CEI Leads Coalition Dispelling Myths About Passenger Facility Charges

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Dear Chairmen Frelinghuysen and Cochran, Ranking Member Lowey, Vice Chairman Leahy, and members of the House and Senate Committees on Appropriations:

We the undersigned write to you today to dispel myths surrounding a proposal to increase the current airport passenger facility charge (PFC) cap from $4.50 to $8.50.

Airlines and their allied organizations have claimed that raising the PFC cap amounts to a tax increase. The PFC is a user fee. Passengers who pay the fee directly benefit from infrastructure improvements made possible by the fee revenue. And, unlike federal taxes, PFC revenue is collected at the local airports, never touching the federal treasury, and is only available for narrow, statutorily-defined airport facility improvements.

But even if the PFC was incorrectly considered to be a tax, simply increasing the statutory cap on allowable PFCs would still not constitute a tax increase. If locally controlled airports wish to increase the PFC, they must seek Federal Aviation Administration approval, and potential PFC-eligible projects are very limited by statute.

We must find a better way to ensure adequate airport investments in this country, and it’s up to Congress to make that possible. Under current law, the PFC is the only viable alternative to taxpayer-funded Airport Improvement Program grants, which also have the unfortunate effect of increasing federal meddling in local airport investment decision-making. In short, the PFC is most accurately viewed as both an airport self-help measure and a fairer policy for U.S. taxpayers.

The underlying problem with the PFC is that Congress failed to allow the cap to increase with inflation over the years. Last raised in the year 2000, inflation has eroded the PFC’s buying power by nearly half. Airlines and their allies have argued that airports are sitting on large cash reserves and have sterling credit ratings, so increasing PFCs is unnecessary. But cash reserves—rainy day funds—are required by credit rating agencies. As anyone who has run a business knows, it is unwise to raid rainy day funds to pay for normal and predictable business activities. Airports are increasingly reaching their debt limits and an increase in the PFC, which can be used to back revenue bonds, can allow airports to re-enter the credit markets to finance airport improvements.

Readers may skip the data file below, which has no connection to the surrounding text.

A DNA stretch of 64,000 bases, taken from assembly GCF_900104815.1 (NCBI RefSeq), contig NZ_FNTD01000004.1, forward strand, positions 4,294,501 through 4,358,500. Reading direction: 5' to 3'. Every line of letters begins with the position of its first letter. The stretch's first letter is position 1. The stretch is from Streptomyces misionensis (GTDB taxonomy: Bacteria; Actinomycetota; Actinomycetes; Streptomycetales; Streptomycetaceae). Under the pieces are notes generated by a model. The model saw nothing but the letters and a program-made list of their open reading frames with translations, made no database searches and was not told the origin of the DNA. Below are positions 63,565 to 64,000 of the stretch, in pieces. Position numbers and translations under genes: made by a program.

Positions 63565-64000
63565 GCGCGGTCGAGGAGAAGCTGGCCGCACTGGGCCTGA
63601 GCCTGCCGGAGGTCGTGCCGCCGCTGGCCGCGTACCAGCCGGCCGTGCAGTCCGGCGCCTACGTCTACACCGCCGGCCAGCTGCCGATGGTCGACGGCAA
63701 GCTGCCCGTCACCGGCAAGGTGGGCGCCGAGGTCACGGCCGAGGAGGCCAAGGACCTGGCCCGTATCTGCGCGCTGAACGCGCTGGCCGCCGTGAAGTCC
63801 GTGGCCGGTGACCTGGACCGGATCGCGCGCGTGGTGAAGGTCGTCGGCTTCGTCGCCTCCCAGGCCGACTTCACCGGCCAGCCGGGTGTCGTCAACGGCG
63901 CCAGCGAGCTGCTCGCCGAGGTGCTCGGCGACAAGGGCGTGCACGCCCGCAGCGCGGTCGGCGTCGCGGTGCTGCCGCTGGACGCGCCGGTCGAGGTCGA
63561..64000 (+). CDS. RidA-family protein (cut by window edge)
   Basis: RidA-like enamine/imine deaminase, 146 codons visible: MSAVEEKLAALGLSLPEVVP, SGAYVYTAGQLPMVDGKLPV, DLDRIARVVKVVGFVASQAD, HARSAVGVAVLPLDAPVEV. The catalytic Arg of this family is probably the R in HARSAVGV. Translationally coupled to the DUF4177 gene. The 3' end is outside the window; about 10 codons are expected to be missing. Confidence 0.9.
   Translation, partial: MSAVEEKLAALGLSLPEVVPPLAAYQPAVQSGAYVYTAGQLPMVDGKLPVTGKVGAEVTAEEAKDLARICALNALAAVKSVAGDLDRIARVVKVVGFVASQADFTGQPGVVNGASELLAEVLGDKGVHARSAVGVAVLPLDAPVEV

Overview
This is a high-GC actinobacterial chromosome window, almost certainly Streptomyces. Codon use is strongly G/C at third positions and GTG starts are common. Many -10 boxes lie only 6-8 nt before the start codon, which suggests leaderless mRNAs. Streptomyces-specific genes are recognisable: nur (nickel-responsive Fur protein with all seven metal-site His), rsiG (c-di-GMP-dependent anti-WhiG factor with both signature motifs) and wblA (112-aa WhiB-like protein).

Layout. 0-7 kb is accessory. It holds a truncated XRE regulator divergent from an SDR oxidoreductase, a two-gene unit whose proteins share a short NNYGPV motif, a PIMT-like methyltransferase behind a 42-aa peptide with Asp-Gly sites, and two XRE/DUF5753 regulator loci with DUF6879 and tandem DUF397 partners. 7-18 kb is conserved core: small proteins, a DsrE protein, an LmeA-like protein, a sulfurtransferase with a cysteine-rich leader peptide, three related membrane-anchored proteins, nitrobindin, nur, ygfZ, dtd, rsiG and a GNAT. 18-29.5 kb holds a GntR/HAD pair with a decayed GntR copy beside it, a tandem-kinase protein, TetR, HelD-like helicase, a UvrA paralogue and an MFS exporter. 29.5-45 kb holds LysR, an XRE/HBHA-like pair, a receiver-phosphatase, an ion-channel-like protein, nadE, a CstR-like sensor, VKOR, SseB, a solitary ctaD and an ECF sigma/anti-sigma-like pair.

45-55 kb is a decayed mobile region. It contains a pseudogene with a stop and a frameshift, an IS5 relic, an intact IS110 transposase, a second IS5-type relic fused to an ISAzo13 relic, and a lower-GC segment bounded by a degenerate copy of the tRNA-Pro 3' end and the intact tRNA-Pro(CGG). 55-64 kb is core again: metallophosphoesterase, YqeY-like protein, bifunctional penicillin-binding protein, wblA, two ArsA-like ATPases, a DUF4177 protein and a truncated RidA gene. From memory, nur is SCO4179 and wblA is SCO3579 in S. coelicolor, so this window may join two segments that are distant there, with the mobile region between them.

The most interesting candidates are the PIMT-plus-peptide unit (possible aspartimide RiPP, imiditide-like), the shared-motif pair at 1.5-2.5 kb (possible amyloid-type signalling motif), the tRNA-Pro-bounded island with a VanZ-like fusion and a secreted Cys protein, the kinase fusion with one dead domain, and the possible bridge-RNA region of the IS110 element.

Allowing airports greater freedom to determine their local revenue streams would also enhance competition. When airports are constrained in raising their own revenue, they must often turn to their airline customers to finance needed airport facility enhancements. In exchange, airlines often demand long-term, exclusive-use gate leases, which are then used to deny access to competing carriers. The Reagan administration, which first developed the PFC concept, touted the pro-competitive benefits of PFCs over status quo funding mechanisms. As a result of limited gate access, American travelers needlessly pay billions of dollars in higher airfares every year.

Ultimately, Congress should consider eliminating the PFC cap entirely or, ideally, repealing the Anti-Head Tax Act of 1973 that led to the PFC’s development in the Reagan and Bush administrations. But there appears to be little appetite in Washington to undertake ambitious airport financing reform. For now, the modest PFC cap increase in the Senate’s Transportation, Housing and Urban Development appropriations bill is a positive step in the right direction and one badly needed to ensure America’s airports are modernized for the 21st century.

We urge members of the House and Senate Committees on Appropriations to reject the claims that falsely equate the PFC user fee as a tax and to support any effort to increase local airport self-help and true relief to federal taxpayers.


Marc Scribner
Senior Fellow,
Competitive Enterprise Institute

Thomas A. Schatz
Council for Citizens Against Government Waste

Jason Pye
Vice President for Legislative Affairs,

David Williams
Taxpayer Protection Alliance